Our mir::gfp expression studies revealed that the lin-4 and let-7 family members were differentially expressed in the hypodermal seam cells during nematode development. Seam cells, lateral hypodermal cells responsible for secreting the worm cuticle, undergo a characteristic pattern of cell divisions at each larval molt and terminally differentiate by the adult stage (Fig. 3; Rougvie,2001). The heterochronic genes, including lin-4 and let-7, control the timing of seam cell development and mutations in these genes result in either precocious or retarded seam cell terminal differentiation (Rougvie,2001). In the present study, we found that lin-4 was temporally expressed in the hypodermal seam cells at the early L2 stage and expression persisted in adulthood (Fig. 3, Supplementary Figure 6). These temporal expression patterns closely mirrored those observed for lin-4 by northern blot analysis (Fig. 1B, Supplementary Figure 1A; Feinbaum and Ambros,1999). Furthermore, the spatial patterning of lin-4 in the hypodermal seam cells correlated with the requirement of this gene at the L1/L2 transition to direct normal seam cell development (Ambros and Horvitz,1984; Feinbaum and Ambros,1999). However, the lin-4 homologue, mir-237, was not expressed in the seam cells until eL3, which mirrored the up-regulation of this gene at this stage by northern blot (Fig. 1B, Supplementary Figure 1A) and implicates a distinct role for mir-237 during seam cell development. We previously reported that the 1.8-kb let-7 promoter directed temporal gfp expression in the seam cells of transgenic animals at the early L4 stage and in the adult (Fig. 3, Supplementary Figure 6; Johnson et al.,2003), consistent with the detection of let-7 RNA by Northern blot analysis (Fig. 1D, Supplementary Figure 1B) and the requirement for let-7 during later stages of seam cell development (Reinhart et al.,2000). We also found that mir-84 temporal expression was also observed in the hypodermal seam cells at the early L4 stage, similar to let-7 seam cell expression (Fig. 3, Supplementary Figure 6; Johnson et al.,2005), the time when miR-84 RNA expression begins to peak as shown in our northern studies (Fig. 1D, Supplementary Figure 1B). Thus, we find that mir-84 and let-7 display partially overlapping expression patterns and suggest a common role for let-7 and mir-84 in seam cell development. However, animals carrying the mir-48::gfp construct showed temporal expression in the hypodermal seam cells two stages earlier than its let-7 homologues at the L2 stage (Fig. 3, Supplementary Figure 6) correlating with the onset of miR-48 RNA detection by northern blot analysis (Fig. 1D, Supplementary Figure 1B). These findings support the notion that closely related miRNA family members may be functionally distinct in select tissues. Our results also suggest that miRNAs may be required at each stage of larval development to control the timing of seam cell division and terminal differentiation.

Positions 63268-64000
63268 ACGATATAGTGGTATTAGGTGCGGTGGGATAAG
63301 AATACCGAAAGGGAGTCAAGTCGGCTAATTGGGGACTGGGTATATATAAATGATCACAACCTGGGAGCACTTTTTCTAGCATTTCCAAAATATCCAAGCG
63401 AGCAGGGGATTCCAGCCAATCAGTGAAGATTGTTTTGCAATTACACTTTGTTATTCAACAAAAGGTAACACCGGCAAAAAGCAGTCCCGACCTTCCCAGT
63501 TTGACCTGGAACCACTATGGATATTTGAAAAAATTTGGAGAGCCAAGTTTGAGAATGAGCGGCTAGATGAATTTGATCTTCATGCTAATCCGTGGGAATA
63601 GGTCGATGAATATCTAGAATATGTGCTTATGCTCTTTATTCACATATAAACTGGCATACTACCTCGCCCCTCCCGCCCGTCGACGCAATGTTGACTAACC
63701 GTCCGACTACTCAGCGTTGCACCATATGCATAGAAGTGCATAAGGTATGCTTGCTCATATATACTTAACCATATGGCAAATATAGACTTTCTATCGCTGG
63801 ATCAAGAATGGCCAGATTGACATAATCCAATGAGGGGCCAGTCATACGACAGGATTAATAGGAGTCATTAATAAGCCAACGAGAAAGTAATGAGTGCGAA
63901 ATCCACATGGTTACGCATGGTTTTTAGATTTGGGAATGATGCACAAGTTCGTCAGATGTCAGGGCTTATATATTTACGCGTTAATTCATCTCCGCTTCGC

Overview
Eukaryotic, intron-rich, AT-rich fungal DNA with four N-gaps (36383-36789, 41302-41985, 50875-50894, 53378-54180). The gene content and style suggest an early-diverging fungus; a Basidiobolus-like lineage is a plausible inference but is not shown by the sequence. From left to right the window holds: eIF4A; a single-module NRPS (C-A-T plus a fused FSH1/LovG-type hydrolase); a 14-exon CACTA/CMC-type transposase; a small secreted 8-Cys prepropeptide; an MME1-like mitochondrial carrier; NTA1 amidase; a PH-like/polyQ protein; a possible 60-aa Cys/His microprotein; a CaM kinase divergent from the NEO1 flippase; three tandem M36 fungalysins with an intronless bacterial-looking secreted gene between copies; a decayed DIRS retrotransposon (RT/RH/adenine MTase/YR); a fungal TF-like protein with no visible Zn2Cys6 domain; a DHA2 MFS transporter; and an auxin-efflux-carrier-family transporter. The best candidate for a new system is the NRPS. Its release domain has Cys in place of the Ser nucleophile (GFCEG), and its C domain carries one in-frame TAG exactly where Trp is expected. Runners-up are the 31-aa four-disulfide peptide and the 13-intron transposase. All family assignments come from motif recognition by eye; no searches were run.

miRNA Expression in the Reproductive System
The lin-4 and let-7 miRNA family members also exhibited unique temporal and spatial expression patterns in the reproductive system using mir::gfp fusion techniques. Our studies revealed that highly related miRNAs were not expressed identically in the gonad during nematode development. For example, lin-4 expression was first observed within the developing gonad at the beginning of L3, specifically in the distal tip cells and the anchor cell of the somatic gonad (Fig. 4A, Supplementary Figure 7A) and expression in the distal tip cells continued in the adult (data not shown). However, the lin-4 homologue, mir-237, was detected two stages earlier at L1 in the somatic gonad progenitor cells, Z1 and Z4 (Fig. 4B, Supplementary Figure 7B). This result differs from our northern blot data, which showed that miR-237 RNA was first detected at L2 (Fig. 1B, Supplementary Figure 1A). We believe that the mir-237::gfp expression at the L1 stage is accurate, and since mir-237 is only expressed in the Z1 and Z4 cells at this stage, miR-237 RNA is below the levels of detection by northern blot analysis. Once the Z1 and Z4 somatic gonad derivatives expand at L2, miR-237 RNA can be seen by northern blot. By the L3 stage, and persisting into the adult (data not shown), mir-237 was expressed in the developing gonad, including the anchor cell, a subset of unidentified uterine cells, and the distal tip cells (Fig. 4B, Supplementary Figure 7B). The up-regulation of mir-237 expression in animals carrying the mir-237::gfp construct at the L3 stage in a variety of tissues, such as the gonad and the hypodermis, mirrors the increased miR-237 RNA levels observed at L3 by northern blot analysis (Fig. 1B, Supplementary Figure 1A). Our studies reveal that mir-237 is expressed in a distinct temporal and spatial pattern compared to lin-4 and supports our hypothesis that although family members share strong sequence homology, they may direct unique developmental events.